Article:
The Repeal of Congressional Intent of Title 18 U.S.C. Section 924 (c) (Gun Stacking Charges)
WHEREAS, the United States Supreme Court's statutory interpretation of 18 U.S. C. Section 924(c), in Deal vs. United States, 508 US 129 (1993), has led to "multiple punishment" under Section 924(c) in a single proceeding contrary to congressional intent; and
WHEREAS, Title 18 U.S. C. Section 924(c) "Firearms and/ or Ammunition" statute passed by Congress, was clearly intended to target recidivists, who commit second and/or subsequent offenses; and
WHEREAS, the proper use of any "second" and/or "successive" (924(c)) would be better served as a "recidivist penalty." As in many cases, a defendant is charged as an aider and abettor, but punished by applying multiple sections of 924(c), primarily due to non-cooperation. Notwithstanding, that in many instances, the defendant may be a "first-time" offender; and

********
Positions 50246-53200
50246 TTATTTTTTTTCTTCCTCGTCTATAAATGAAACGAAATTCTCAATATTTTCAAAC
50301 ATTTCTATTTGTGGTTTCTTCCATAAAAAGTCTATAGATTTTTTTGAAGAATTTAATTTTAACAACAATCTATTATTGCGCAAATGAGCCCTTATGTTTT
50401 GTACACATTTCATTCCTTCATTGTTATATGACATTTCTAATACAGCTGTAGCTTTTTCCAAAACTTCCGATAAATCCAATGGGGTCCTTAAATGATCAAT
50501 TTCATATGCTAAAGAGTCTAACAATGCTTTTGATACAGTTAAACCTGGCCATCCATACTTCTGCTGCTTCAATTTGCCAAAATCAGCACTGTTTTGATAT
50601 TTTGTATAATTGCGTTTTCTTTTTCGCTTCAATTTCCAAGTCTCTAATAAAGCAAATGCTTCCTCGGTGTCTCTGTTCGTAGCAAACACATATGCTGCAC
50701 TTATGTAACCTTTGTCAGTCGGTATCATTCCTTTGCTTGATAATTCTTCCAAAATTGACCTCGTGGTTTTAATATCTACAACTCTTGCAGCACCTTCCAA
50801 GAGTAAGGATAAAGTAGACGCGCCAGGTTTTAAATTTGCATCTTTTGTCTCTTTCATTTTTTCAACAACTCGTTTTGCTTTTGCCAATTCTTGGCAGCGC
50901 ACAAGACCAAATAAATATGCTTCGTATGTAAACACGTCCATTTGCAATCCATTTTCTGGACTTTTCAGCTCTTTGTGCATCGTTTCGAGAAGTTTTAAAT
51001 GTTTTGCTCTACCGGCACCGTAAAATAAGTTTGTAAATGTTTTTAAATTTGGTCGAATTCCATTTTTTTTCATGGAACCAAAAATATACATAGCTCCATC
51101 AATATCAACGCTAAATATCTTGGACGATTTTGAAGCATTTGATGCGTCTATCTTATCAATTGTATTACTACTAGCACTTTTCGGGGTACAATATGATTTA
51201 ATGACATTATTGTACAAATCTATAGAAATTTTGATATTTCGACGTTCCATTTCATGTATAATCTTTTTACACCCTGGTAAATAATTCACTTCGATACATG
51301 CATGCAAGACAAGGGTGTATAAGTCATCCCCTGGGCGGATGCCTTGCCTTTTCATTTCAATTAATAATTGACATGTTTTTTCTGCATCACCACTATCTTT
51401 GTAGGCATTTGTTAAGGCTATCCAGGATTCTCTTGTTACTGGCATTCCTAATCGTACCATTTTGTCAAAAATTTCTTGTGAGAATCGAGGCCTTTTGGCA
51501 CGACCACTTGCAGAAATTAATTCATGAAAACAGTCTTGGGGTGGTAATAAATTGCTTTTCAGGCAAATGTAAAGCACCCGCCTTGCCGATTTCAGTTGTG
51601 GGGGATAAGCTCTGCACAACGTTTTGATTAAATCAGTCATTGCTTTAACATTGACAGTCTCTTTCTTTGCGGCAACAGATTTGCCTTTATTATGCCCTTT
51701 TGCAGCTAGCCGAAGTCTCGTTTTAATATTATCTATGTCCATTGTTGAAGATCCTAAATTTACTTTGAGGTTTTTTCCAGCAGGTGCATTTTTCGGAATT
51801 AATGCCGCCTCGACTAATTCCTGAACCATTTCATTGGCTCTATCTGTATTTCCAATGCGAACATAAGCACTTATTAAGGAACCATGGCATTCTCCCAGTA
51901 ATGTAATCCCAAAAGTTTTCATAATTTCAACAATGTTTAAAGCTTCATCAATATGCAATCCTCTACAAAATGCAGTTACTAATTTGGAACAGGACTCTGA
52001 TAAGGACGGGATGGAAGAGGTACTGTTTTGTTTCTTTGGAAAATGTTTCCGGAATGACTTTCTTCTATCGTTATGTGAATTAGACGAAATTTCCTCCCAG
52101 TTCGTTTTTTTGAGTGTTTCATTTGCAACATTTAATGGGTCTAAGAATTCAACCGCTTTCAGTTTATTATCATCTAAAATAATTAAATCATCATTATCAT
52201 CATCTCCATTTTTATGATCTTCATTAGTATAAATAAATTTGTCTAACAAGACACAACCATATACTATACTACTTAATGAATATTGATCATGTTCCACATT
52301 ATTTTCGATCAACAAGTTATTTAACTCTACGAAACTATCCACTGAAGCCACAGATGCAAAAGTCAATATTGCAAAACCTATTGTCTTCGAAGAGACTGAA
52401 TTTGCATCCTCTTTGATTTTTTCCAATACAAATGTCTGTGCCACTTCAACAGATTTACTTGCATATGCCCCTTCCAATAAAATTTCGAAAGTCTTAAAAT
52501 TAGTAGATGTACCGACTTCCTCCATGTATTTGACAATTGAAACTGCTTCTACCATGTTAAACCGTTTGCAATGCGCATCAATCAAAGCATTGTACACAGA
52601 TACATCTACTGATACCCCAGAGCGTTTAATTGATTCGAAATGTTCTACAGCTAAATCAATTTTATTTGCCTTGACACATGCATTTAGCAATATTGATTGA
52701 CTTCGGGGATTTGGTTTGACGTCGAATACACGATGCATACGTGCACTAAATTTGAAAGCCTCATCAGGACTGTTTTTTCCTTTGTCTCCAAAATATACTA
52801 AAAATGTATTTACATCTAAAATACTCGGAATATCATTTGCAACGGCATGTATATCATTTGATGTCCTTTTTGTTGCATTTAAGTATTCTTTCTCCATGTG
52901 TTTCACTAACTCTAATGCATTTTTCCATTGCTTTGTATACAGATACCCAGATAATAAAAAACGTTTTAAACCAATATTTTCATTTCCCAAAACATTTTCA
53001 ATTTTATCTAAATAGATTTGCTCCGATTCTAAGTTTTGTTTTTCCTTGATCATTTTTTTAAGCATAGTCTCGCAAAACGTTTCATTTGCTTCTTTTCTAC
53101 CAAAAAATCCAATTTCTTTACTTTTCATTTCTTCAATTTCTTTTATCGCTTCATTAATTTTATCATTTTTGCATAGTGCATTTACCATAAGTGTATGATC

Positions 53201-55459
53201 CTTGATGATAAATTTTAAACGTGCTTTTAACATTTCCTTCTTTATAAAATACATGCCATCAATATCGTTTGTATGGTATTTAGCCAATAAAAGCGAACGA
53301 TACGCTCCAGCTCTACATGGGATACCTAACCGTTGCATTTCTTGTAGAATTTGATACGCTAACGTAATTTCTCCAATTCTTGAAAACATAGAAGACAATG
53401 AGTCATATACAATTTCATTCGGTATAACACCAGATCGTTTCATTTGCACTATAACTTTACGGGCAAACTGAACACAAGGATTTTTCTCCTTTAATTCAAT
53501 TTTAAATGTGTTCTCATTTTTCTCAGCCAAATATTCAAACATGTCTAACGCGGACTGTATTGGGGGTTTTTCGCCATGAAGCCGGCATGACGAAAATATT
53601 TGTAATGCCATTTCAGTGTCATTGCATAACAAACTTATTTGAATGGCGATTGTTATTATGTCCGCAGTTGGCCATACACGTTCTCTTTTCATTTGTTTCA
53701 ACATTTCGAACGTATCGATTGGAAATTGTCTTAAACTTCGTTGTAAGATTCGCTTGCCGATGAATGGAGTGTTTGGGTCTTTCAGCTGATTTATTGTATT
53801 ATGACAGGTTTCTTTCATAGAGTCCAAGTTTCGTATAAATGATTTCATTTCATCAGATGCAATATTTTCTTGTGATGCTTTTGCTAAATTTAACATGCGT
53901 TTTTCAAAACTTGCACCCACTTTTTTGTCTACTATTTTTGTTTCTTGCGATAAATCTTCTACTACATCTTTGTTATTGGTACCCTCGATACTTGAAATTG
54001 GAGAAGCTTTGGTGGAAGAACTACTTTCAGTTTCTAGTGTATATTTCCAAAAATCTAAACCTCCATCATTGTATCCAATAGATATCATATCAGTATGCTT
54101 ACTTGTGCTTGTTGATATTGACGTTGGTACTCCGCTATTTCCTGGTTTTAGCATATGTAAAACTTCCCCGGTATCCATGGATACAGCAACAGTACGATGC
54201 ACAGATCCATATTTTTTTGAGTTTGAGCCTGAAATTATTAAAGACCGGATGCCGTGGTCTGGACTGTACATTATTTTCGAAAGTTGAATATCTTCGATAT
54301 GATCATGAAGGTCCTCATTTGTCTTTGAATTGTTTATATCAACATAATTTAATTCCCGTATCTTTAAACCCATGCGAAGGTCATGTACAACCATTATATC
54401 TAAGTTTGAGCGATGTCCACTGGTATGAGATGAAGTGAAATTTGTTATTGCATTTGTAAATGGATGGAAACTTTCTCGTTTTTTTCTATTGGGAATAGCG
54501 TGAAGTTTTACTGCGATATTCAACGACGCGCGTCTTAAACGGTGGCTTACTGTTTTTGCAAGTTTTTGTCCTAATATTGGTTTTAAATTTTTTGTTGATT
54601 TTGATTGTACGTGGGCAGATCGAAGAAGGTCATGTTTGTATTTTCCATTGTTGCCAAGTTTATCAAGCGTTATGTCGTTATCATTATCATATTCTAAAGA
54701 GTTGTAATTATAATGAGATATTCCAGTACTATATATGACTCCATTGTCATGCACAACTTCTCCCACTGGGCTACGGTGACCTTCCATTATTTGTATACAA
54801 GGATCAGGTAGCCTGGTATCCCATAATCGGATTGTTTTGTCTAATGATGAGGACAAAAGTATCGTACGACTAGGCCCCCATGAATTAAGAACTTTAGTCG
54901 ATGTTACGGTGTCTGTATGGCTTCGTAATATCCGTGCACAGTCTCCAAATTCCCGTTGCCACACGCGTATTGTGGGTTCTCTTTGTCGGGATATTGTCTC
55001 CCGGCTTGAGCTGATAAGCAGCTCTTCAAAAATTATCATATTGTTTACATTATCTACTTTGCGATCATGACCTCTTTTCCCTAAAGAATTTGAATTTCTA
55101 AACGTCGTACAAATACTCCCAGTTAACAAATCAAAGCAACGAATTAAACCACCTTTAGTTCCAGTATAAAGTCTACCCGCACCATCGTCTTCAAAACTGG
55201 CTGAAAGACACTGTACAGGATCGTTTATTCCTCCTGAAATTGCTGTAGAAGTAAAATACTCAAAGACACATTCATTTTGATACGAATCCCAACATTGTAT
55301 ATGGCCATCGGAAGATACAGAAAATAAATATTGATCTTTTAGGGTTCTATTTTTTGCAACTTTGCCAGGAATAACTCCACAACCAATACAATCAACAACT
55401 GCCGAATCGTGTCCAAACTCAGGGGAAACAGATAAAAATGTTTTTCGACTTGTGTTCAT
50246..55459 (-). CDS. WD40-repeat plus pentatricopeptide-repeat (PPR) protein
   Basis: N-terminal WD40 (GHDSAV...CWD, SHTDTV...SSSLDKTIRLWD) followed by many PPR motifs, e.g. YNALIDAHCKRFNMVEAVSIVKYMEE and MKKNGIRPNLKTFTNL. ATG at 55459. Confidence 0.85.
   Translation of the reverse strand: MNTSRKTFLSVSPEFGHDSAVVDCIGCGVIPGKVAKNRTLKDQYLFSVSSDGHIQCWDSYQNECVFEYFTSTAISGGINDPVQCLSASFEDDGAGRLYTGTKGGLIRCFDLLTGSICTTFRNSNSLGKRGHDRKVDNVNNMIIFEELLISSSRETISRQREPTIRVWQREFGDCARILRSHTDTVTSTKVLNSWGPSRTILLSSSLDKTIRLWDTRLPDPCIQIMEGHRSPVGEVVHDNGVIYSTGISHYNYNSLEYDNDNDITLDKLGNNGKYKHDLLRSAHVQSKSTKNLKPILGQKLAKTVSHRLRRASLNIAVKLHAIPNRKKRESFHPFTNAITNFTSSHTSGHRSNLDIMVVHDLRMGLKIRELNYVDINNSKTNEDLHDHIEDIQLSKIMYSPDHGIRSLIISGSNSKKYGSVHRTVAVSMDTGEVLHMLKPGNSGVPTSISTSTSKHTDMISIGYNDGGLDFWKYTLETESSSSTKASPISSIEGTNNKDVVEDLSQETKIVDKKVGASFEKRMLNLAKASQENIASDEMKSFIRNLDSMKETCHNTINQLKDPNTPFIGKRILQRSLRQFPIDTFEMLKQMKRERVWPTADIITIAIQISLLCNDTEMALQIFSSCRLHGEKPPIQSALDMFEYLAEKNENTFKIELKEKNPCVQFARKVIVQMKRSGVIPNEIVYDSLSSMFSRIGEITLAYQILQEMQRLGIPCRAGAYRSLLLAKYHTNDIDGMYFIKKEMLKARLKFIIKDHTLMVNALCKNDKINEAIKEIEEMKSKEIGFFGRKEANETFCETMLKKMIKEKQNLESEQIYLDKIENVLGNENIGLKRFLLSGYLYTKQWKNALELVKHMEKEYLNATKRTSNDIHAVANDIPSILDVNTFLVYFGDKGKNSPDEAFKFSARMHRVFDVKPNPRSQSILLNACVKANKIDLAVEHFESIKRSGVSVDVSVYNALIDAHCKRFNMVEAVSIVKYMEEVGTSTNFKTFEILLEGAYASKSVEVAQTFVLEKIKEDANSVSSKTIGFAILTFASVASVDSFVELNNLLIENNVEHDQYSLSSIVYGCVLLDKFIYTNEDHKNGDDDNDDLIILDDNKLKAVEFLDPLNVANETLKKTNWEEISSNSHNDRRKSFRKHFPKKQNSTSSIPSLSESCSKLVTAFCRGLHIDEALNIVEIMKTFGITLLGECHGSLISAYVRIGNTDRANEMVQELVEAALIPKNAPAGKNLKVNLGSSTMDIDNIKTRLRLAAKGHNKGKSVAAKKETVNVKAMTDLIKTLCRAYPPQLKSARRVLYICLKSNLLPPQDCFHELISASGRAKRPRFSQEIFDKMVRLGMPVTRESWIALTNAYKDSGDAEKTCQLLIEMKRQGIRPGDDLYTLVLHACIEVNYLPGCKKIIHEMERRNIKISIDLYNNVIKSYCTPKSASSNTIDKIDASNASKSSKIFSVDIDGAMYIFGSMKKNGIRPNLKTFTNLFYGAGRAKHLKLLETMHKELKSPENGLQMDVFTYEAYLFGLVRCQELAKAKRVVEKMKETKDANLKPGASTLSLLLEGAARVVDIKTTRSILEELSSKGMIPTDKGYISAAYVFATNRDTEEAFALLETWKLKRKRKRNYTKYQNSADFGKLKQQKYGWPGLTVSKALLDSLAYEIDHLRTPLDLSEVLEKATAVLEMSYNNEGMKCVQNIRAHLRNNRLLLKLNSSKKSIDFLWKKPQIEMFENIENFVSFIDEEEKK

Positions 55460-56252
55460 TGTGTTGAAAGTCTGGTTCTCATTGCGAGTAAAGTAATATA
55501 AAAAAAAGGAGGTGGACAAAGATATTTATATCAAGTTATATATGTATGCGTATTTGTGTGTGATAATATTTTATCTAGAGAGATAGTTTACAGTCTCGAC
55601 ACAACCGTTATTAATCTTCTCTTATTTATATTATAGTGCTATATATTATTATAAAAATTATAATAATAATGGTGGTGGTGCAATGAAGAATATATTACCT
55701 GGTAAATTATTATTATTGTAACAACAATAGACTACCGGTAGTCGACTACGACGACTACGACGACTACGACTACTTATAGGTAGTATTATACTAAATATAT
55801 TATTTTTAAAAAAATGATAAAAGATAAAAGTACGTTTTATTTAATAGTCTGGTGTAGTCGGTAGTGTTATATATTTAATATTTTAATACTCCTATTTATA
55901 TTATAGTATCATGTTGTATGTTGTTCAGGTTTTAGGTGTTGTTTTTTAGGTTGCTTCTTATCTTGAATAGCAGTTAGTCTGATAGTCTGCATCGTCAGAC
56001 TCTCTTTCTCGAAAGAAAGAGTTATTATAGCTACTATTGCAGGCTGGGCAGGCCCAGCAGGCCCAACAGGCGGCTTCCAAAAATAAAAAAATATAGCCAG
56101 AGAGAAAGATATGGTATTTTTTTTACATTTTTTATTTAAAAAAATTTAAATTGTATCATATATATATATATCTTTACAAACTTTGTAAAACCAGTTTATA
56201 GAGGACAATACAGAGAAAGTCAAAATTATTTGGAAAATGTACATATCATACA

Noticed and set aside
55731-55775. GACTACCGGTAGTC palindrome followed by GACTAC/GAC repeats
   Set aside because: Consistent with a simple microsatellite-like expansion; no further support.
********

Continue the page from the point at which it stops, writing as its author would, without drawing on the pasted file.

WHEREAS, the federal courts have sentenced thousands of defendants as if they were charged in "multiple" indictments, and/or convicted previously in different jurisdictions, courts, and/or trials; and
WHEREAS, the United States Justice Department's abuse and manipulation of Title 18 U.S. C. 924 (c) as a sentencing scheme has led to serious Fifth Amendment (due process) and Fourteenth Amendment (equal right to protection under the law) violations.
THEREFORE, BE IT RESOLVED, that Congress must repeal Title 18 U. S. C. Section 924 (c), or people of color will continue to be singled out by the U. S. Department of Justice for massive, unconstitutional, unwarranted, and unjust sentences (even for "first-time" offenders).